A New Jersey man is accused of using dating websites to scam women out of $2.1m ($NZ3.3m) while claiming to be a US soldier stationed overseas.
Prosecutors are using social media posts of Rubbin Sarpong, 35, bragging about his wealth and holding wads of cash as evidence against him.
One of his alleged victims killed herself after transferring more than $90,000 to him, court documents say.
Mr Sarpong, a Ghanaian citizen with US residency, faces wire fraud charges.
Since January 2016, Mr Sarpong used websites Match.com, Plenty of Fish and Ourtime.com to fool more than 30 unsuspecting women into sending him money, according to prosecutors.
Working with people in Ghana, he is accused of claiming to be a US soldier in Syria who had been awarded gold bars by the military. Prosecutors have said he told his alleged victims their money would be returned once the bars arrived in the US.
"Unfortunately, we live in an era where every contact we have with a stranger online must be viewed through the lens of scepticism," the FBI's Gregory Ehrie said.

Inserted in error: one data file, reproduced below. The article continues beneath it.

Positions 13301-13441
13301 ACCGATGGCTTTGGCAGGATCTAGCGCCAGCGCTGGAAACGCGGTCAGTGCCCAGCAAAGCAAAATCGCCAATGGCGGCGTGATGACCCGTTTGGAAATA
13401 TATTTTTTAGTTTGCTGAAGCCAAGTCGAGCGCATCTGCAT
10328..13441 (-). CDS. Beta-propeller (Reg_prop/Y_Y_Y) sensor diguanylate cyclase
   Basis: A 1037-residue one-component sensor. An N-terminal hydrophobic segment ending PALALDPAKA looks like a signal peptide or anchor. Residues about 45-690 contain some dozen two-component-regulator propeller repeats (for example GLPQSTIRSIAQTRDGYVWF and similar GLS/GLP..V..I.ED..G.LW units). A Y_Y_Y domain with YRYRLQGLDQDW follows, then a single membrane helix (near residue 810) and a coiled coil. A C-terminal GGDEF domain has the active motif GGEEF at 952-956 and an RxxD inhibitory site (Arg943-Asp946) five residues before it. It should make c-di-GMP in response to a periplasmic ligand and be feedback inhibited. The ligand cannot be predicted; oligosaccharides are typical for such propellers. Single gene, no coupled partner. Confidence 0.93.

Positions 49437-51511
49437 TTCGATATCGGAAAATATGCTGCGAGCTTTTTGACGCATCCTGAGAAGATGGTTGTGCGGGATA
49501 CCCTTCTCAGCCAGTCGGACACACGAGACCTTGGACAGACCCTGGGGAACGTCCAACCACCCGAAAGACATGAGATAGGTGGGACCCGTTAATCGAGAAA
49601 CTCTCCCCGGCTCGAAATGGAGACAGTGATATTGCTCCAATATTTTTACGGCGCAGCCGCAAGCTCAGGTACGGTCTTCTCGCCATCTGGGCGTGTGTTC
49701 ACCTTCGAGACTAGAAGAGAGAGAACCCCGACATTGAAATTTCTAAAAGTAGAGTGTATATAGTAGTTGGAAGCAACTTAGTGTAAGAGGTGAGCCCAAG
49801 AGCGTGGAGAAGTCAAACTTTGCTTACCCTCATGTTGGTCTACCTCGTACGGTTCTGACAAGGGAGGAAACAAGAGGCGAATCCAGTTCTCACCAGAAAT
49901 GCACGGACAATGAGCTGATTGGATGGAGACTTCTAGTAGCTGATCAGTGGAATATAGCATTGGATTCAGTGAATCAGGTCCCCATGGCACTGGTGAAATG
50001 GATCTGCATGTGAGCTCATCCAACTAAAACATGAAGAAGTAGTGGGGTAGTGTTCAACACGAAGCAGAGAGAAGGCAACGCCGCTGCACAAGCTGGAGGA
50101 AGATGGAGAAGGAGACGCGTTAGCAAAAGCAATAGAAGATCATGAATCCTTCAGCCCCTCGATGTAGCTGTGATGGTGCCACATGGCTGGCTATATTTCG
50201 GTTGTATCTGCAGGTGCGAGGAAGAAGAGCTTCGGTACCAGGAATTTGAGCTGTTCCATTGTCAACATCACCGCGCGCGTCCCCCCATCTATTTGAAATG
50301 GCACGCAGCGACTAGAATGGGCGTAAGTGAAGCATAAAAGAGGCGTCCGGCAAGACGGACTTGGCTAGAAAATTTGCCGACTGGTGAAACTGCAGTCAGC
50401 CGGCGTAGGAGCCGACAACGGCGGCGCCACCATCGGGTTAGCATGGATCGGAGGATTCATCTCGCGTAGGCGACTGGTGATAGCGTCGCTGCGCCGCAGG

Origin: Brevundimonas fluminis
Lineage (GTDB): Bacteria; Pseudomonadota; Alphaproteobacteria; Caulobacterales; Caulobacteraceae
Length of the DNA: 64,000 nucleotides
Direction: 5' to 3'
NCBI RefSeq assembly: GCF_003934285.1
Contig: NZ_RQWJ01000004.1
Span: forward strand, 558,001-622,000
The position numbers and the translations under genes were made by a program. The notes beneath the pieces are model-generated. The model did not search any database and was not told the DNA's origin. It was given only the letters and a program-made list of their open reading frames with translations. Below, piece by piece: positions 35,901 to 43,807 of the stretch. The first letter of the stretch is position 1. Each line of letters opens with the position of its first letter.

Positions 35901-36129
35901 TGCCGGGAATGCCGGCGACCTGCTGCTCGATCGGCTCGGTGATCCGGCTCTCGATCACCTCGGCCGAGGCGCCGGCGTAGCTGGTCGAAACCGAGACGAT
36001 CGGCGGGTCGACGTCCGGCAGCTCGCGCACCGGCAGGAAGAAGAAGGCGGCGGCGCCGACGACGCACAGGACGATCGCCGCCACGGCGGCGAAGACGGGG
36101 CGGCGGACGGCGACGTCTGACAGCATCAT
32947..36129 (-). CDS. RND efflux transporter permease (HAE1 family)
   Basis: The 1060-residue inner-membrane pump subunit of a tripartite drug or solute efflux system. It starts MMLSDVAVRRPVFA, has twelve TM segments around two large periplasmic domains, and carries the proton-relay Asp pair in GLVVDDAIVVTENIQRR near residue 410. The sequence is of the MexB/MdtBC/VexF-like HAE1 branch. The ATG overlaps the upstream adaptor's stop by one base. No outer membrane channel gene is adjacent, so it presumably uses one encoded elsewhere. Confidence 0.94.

"Fraudsters are constantly searching for ways to separate people from their money in order to reap a profit while putting forth little effort."
Pictures include one of him holding a stack of cash to his ear like a phone with the caption "making a phone call to let my bank know am coming", and other photos of him with jewellery, electronics and cars.
In one video on his Instagram page, he films himself opening a "money gun" which shoots out bank notes.
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At a court appearance on Wednesday, a judge dismissed his claim he could not afford a lawyer.
Mr Sarpong's fianceé, who attended the hearing, did not speak to reporters about the case afterwards.
None of Mr Sarpong's alleged co-conspirators have been charged. He faces up to 20 years in prison if convicted.